Now I Begin,
Now I Begin,
When I was a little girl, I had a conversation with my mother that went something like this,
“Mommy, what am I?”
“What do you mean what are you?”
“I mean am I white, or am I black?”
“You’re American, and if anyone ever asks you that’s what you say. I’m American.”
Although I cannot have been more than six or seven, the conversation stuck with me my entire life and shaped my perception of identity identification. I learned sooner than later that replying, “American” is not a satisfying answer when someone inquires, “What are you?” People want a definite answer, they want to categorize you. Because I am so racially ambiguous, most people determine that I am either mixed with, or the same as them. A lot of it has to depend with how tan I am and whether my hair is straight or curly. I have also found that people can be turned off by the uniqueness of my heritage. A daycare that I was taken to as a baby neglected to feed me, change my diaper, and left me under an open window where I subsequently developed pneumonia. Why was I treated in such a way? The providers assumed I was half black and half white. I did not fit into their idea of proper race relations and was therefor not worthy of proper care. They had no issue taking my mother’s money. After all, green is green.
In America, you have to be something, belong somewhere. Labels are a necessity. Our labels determine where we belong, where are loyalties reside, and even our value systems. Failure to properly label yourself will yield accusations that you have no pride or that you are ashamed of your heritage. Anyone remember the ruckus Raven Symone caused when she refused to define herself as African American?
With these labels come ideas of how one is supposed to look, sound, behave. Lately our labels have become tighter and tighter until we get to the most fundamental label possible. Like a Russian nesting doll we start with one huge group that gets smaller and smaller and smaller to you end up with this tiny little doll capable of holding nothing. Religion is a perfect example of this. One is not just a Christian, one is Catholic or Protestant. One is not just Protestant, one is Baptist, Methodist, Evangelical. One is not just Baptist, one can further set themselves apart as by being Southern Baptist or an American Baptist.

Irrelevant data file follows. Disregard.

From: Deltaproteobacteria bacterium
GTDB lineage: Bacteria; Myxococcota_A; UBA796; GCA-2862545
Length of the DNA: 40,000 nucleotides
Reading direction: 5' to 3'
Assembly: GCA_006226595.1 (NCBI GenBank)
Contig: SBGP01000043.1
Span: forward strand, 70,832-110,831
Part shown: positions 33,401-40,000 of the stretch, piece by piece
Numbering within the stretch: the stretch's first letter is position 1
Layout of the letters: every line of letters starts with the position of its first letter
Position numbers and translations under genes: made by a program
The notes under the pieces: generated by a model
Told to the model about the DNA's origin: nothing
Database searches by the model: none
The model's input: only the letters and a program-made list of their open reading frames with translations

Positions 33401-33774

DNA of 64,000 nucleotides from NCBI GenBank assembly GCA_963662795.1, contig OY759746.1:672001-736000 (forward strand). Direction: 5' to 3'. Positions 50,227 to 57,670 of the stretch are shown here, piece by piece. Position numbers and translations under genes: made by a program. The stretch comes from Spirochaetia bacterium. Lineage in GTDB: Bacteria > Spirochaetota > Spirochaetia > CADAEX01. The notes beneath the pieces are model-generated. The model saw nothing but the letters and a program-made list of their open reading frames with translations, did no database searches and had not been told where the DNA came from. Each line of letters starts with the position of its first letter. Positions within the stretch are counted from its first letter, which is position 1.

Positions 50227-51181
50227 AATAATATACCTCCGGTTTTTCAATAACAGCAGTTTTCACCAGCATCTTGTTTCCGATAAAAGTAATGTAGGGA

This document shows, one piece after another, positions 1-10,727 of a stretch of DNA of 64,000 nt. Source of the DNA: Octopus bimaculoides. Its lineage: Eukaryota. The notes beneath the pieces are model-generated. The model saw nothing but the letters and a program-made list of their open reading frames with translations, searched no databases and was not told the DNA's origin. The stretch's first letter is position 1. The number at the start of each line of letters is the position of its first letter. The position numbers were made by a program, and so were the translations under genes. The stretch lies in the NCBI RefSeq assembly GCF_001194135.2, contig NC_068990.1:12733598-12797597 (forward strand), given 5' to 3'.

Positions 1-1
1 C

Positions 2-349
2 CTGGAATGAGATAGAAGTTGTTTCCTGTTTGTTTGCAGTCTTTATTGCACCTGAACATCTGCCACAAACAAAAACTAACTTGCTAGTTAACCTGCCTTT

Lately our habit of labeling, of separating, has led to a myriad of controversies. Black Lives Matter, began as a simple statement meant to bring attention to the discrepancies between the treatment of Black Americans and White Americans, by police officers. Video evidence and statistics have shown there is in fact a nation wide issue. A Black man is presumed a thug or dangerous until he proves otherwise. This call to action to simply be treated with respect and dignity has turned into a national movement which in turn has led some to counter with All Lives Matter and a line is drawn between the two. A line is drawn between so many different things these days. Politics, religion, race, sports, income, nothing is immune. We all stand on one side of our invisible lines glaring at each other and making assumptions that is based on ignorance and pride. We can not debate, discuss, delve into issues without someone getting their feelings hurt. When we attack an individual’s opinions or beliefs, they take it as you are attacking them as a person and implying there is something wrong with them as a human being. These lines lead to corners where we all just sit there and pout. There is no discussion, no progression, and no resolution. There are only accusations and ill-conceived misconceptions. There are hurt feelings, ruined relationships, and lost friendships. We view the world through different lenses based upon our cultures, experiences, and value systems. We as a society lack empathy as well as the patience to understand where the opposing view comes from. We do not know how to listen. We listen with the intent to respond, defend, and attack.
If I say Black Lives Matter, that does not mean I am condoning violence against police officers or that I am engaging in reverse prejudice and bigotry or am overly sensitive.
If I say All Lives Matter, that does not mean I am ignoring the issue, that I am racist, or insensitive.